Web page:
MLA Formatting and Style Guide
This guide to using the MLA documentation style for research papers is provided by the Purdue University Online Writing Lab.
TRAILS — Tools for Research and Advanced Information Literacy Skills
TRAILS provides detailed instructions on locating information, principles of searching, evaluating resources, and citing resources. These skills are essential for anyone who wants to write a successful research paper.
ENG 114: Technical Writing Resources
ENG 114 Resources
This site provides students with resources to aid them in completing their ENG 114 assignments at Sandhills Community College.
ENG 131-273: Literature Resources
African American Literature
This link connects you to an annotated list of links to articles about major authors in African American literature. The site lists authors in order of their historical and literary period.
American Literature
The American Literature site is an annotated list of hundreds of online primary and secondary sources in American literature provided by "Voice of the Shuttle" by Alan Liu and colleagues in the University of California, Santa Barbara, English Department.
English Poetry
This link connects you to an annotated list of links to articles about major poets in English literature. The site lists poets in order of their historical and literary period.
Literature in English
This site is an annotated list of hundreds of online primary and secondary sources in literature written in English, provided by "Voice of the Shuttle" by Alan Liu and a development team in the University of California, Santa Barbara, English Department. Use the navigation links near the top right of the home page to search the site.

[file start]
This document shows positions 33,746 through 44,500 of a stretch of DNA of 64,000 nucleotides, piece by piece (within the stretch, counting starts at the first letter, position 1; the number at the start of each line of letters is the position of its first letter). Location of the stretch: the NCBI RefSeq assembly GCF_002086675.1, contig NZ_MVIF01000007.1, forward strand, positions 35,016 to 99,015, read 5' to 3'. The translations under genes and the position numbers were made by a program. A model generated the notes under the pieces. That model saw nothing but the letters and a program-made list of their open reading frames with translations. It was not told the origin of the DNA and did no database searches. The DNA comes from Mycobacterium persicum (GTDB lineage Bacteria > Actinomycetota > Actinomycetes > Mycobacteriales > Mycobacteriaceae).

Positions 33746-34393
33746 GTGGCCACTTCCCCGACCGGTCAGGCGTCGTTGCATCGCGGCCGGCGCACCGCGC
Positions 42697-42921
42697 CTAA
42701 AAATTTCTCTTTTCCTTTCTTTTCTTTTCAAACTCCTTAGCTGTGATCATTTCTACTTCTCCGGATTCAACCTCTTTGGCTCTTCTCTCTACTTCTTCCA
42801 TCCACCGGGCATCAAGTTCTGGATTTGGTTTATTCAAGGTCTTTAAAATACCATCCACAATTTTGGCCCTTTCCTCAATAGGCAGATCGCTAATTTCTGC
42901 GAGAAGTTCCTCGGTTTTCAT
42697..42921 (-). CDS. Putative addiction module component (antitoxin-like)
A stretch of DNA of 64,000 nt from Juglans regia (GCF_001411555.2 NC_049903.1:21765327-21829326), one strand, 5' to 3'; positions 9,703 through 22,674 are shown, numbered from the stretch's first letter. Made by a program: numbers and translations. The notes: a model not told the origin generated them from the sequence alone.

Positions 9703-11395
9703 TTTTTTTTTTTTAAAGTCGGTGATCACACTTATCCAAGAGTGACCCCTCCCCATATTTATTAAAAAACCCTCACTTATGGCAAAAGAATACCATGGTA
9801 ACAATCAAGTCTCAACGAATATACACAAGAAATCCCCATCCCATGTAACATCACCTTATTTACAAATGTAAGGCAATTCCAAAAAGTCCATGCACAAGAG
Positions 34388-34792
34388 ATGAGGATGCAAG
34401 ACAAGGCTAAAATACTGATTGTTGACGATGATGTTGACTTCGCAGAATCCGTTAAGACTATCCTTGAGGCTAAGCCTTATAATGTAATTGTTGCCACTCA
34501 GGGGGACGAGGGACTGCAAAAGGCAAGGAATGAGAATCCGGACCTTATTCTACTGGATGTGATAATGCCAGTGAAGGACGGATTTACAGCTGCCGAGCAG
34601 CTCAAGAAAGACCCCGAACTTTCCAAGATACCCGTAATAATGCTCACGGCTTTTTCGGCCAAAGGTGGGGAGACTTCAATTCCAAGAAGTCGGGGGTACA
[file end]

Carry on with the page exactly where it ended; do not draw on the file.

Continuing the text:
Modern American Poetry
The Modern American Poetry Web site is an online journal and multimedia companion to Anthology of Modern American Poetry and is sponsored by the Department of English, University of Illinois at Urbana-Champaign and Oxford University Press. The site is a comprehensive list of modern American poets with complete poems and scholarly articles about the poets and their poetry.
Modernist Poetry in English
This link connects you to an annotated list of links to articles about literary modernism in American and English literature.
Poetry of the United States
This link connects you to an annotated list of links to articles about major poets in American literature. The site lists poets in order of their historical and literary period.
Primary Resources in U.S. History and Literature
This link connects you to a collection of primary resources — historical documents, literary texts, and works of art — thematically organized with notes and discussion questions from the National Humanities Center.
Word Processing Resources
MLA Format for Essays and Research Papers with Word 2003
Learn how to use Word 2003 to format the first and subsequent pages of an essay or research paper in the MLA format.
MLA Format for Essays and Research Papers with Word 2007
Learn how to use Word 2007 to format the first and subsequent pages of an essay or research paper in the MLA format.
Create a Bibliography in Microsoft Word 2007
Read how to create a bibliography in APA, MLA, and other formats with Word 2007.
Guides to Using Microsoft Word® 2003 and 2007
This section contains guides to using Microsoft Word® for writing paragraphs, essays, and research papers. It also contains guides to designing documents; writing resumes; locating, evaluating, documenting sources; and creating tables, charts, and graphs
Merriam-Webster Online Dictionary

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This site is provided by the Department of Languages at Sandhills Community College.
Updated Friday, March 14, 2008